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The region reports a significant increase in home-based care as a measure to deal with the challenges brought on by the pandemic. Many households cannot afford to seek professional healthcare as the health delivery systems have collapsed. In response, women have had to shoulder the burden of HIV/AIDS, with little support from government and the private sector.

4.3.4 Regional responses to HIV/AIDS HIV/AIDS has been erroneously viewed as purely a health issue (Human Development Report 2003) and this has delayed some effective strategies from being implemented. However, it is now commonly agreed within the Southern African region that HIV/AIDS has many faces. It is a health issue, a human rights issue, a gender issue and a developmental issue, which requires a multifaceted and holistic approach for it to be prevented and mitigated.

An all stakeholder approach is required, as opposed to the uncoordinated efforts present in most countries in the region. While some countries such as Botswana, South Africa, Swaziland and Zimbabwe now have National AIDS Policies and Councils in place, these are not widely distributed neither are they translated into the vernacular languages. Laws that apply to various aspects of the epidemic should be developed and implemented.

5. Trade liberalisation, a gender perspective

Alternative development strategies on trade (the multilateral trading system) should also acknowledge that trade agreements and trade liberalisation has different implications on men and women. "New" advocacy recommends that gender analysis in the negotiation and implementation of liberalisation processes is the most effective way to attain the best possible outcomes from the multilateral trading system.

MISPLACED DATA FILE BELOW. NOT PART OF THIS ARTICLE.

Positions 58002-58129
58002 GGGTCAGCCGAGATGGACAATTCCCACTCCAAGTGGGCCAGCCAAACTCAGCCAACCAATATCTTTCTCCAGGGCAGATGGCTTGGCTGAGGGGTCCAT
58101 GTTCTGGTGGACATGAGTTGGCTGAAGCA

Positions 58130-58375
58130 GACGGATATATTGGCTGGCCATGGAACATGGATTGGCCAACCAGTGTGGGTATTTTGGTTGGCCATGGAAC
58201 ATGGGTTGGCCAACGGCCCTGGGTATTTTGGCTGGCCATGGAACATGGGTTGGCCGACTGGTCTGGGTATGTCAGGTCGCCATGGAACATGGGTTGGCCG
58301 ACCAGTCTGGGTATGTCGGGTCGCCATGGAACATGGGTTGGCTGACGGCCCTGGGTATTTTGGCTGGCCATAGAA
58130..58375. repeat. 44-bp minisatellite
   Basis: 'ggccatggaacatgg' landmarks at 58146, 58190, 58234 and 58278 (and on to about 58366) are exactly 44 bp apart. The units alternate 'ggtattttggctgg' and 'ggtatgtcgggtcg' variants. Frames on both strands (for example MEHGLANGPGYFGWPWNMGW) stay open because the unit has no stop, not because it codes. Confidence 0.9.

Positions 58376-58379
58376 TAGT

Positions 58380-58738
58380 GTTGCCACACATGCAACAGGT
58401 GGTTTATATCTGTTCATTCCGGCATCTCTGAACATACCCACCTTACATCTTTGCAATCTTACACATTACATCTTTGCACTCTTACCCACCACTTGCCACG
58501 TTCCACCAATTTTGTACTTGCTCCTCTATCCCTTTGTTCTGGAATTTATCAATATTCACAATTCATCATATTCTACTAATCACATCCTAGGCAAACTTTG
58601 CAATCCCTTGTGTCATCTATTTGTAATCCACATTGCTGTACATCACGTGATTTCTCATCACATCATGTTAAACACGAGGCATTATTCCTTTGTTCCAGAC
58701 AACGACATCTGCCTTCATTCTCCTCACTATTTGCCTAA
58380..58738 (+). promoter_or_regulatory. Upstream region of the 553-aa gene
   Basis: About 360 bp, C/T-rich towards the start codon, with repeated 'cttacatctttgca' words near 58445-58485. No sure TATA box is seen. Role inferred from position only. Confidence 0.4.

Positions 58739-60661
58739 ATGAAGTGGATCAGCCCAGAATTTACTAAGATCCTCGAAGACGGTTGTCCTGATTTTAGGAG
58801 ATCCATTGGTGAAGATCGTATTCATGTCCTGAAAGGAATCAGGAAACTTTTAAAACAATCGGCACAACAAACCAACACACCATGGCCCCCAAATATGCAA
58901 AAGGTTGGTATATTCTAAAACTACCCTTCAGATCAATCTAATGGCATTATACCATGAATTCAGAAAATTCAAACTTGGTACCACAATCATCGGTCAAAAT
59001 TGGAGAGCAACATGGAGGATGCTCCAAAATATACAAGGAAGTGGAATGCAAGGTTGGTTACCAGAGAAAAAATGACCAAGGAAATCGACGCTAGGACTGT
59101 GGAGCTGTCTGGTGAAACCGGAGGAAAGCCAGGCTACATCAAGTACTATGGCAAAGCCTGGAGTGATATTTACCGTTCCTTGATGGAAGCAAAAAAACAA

Gender inequality implications of globalisation and trade liberalisation arise because these phenomena do not eliminate existing inequalities in access to resources, power and decision making between men and women in society, (Mariama Williams 2003). Trade policy remains gender biased.

Often, policymakers assume that trade has direct effects on poverty reduction for both sexes, i.e. it is assumed that increased trade flows under trade liberalisation will lead to reduced poverty among male beneficiaries, which will result in reduced poverty for their female counterparts. It ignores the fact that women and men living in the same household have different utility functions and that total household income is not always equitably shared within the household unit between the male and female members.